As mentioned in a previous post "Painting Glass", I live in the Paso Robles wine county, where the win-win collaboration of art and wine is reaching new heights. If you haven't been to Paso Robles in the last couple of years, I encourage you to visit. We have a new annual art festival. The new Studios on the Park, showcases the studios of nearly twenty working artists. The "Studios" building also houses the Paso Robles Art Association's new "Showroom Gallery" where shows change at least every five weeks. The quality of life on the "Central Coast" has pulled many nationally recognized artists to make their homes here. Overall, the quality of art is very good, as is the wine. Almost all art events, and fundraisers, are accompanied by an opportunity to taste a local vintner's best wines. Artists hang shows in tasting rooms, vintners pour at art openings. Both groups are frequent donors to fundraising events.
Thursday, April 8, 2010
© J. Licsko 03
12" x 9" oil on canvas
Visual artists often find the inspiration they need by exposing themselves to music, film, dance, literature and other mediums of expression. These different arts can lift us emotionally, and although we may not reflect the source in our work, the exposure often charges our batteries. We return to our work nourished and freshened.
I was invited to vacation with my mother in Las Vegas recently. The purpose was to wind down, do a little shopping, and enjoy our mother-daughter time together relaxing in the sun. I admit to previously judging Vegas as a little too plastic, too make believe. By the fourth day of this trip, I started to see Las Vegas in a different, more positive light, through more open eyes. Las Vegas can teach us a lot about creativity, promotion, and marketing.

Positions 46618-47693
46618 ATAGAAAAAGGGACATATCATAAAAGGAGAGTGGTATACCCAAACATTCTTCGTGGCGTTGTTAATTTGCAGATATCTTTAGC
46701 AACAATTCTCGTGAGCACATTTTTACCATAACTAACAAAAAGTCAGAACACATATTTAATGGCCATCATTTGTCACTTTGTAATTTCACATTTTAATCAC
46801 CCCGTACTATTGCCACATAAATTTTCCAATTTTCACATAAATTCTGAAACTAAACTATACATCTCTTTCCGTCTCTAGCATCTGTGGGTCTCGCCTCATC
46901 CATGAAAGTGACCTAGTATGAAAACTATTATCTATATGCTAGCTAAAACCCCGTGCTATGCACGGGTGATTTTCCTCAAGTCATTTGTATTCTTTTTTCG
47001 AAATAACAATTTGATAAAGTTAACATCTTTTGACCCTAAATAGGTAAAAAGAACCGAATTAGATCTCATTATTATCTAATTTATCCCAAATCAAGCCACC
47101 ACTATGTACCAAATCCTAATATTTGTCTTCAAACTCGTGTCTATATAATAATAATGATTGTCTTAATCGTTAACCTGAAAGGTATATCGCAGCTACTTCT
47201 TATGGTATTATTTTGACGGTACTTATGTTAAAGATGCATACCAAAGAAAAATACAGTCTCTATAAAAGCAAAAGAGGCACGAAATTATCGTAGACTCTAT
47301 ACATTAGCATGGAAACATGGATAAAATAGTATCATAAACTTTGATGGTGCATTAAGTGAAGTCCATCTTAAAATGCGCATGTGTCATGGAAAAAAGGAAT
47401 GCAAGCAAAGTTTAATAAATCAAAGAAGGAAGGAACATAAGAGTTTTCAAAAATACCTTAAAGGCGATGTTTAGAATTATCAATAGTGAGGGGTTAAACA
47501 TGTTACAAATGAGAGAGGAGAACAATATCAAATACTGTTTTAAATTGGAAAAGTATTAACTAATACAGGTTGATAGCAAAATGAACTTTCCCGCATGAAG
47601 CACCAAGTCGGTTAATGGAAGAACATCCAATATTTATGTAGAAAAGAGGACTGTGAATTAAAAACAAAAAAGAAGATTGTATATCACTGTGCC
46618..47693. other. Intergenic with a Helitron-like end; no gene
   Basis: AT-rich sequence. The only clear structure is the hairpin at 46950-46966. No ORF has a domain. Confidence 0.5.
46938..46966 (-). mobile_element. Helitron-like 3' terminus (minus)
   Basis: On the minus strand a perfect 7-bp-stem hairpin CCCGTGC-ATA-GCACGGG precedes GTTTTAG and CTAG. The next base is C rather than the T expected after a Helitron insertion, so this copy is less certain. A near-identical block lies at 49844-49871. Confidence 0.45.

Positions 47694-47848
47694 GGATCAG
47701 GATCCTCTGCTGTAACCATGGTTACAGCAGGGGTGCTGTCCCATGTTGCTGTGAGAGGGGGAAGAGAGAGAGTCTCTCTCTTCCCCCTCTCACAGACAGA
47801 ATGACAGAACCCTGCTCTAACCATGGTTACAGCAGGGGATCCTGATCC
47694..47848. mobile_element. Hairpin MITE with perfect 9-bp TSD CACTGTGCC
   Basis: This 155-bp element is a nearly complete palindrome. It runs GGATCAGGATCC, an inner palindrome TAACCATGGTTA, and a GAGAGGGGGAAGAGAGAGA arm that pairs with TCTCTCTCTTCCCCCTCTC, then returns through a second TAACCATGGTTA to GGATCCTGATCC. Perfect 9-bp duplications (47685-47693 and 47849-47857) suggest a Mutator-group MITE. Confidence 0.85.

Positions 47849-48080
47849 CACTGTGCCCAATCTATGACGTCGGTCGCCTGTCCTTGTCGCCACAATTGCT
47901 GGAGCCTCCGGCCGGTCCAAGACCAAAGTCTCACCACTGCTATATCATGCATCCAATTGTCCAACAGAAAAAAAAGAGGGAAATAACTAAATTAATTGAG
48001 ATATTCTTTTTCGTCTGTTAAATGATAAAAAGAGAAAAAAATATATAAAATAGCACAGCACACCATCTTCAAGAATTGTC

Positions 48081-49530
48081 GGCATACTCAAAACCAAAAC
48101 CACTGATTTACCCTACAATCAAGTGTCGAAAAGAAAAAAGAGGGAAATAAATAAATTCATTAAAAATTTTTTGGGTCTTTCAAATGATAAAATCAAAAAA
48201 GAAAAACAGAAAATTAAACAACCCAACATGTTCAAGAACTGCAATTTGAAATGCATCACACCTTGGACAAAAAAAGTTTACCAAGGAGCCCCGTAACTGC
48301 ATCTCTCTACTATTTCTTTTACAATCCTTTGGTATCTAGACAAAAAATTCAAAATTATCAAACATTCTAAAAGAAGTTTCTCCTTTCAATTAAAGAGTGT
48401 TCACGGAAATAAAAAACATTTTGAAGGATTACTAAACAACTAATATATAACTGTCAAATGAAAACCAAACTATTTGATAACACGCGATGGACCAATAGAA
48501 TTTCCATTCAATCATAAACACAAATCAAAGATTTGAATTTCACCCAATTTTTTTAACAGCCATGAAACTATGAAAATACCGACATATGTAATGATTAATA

We artists, create something of ourselves, for ourselves. We hope that it also will be desired by others. Las Vegas is a highly successful collective creation, and masterful at the art of seduction. Las Vegas knows its identity, makes no apologies, knows its target audience, caters to what it wants, and introduces its audience to new wants. Artists should know themselves, accept themselves, and search for the audience that both wants their work, and will support it.
In successful paintings, the eye is drawn from place to place by line; painters choose and arrange forms, lines, and textures composing the right balance to please the eye, and keep keep the viewer's eye on the painting .
Visualizing "The Strip" as a canvas, the relative ease of travel on the surface streets and freeways, impressed on me that the city designers are artists in what they do. Architectural forms must work within their layout. The Strip architecture ranges from crass midway style, to the sophistication of the Wynn Tower, but it all works together, and when seen from afar, it makes a strong, identifiable statement. A jumble of themes and styles come together on many layers. Shapes and strokes of color create an appealing patina, strengthened by daring compositions.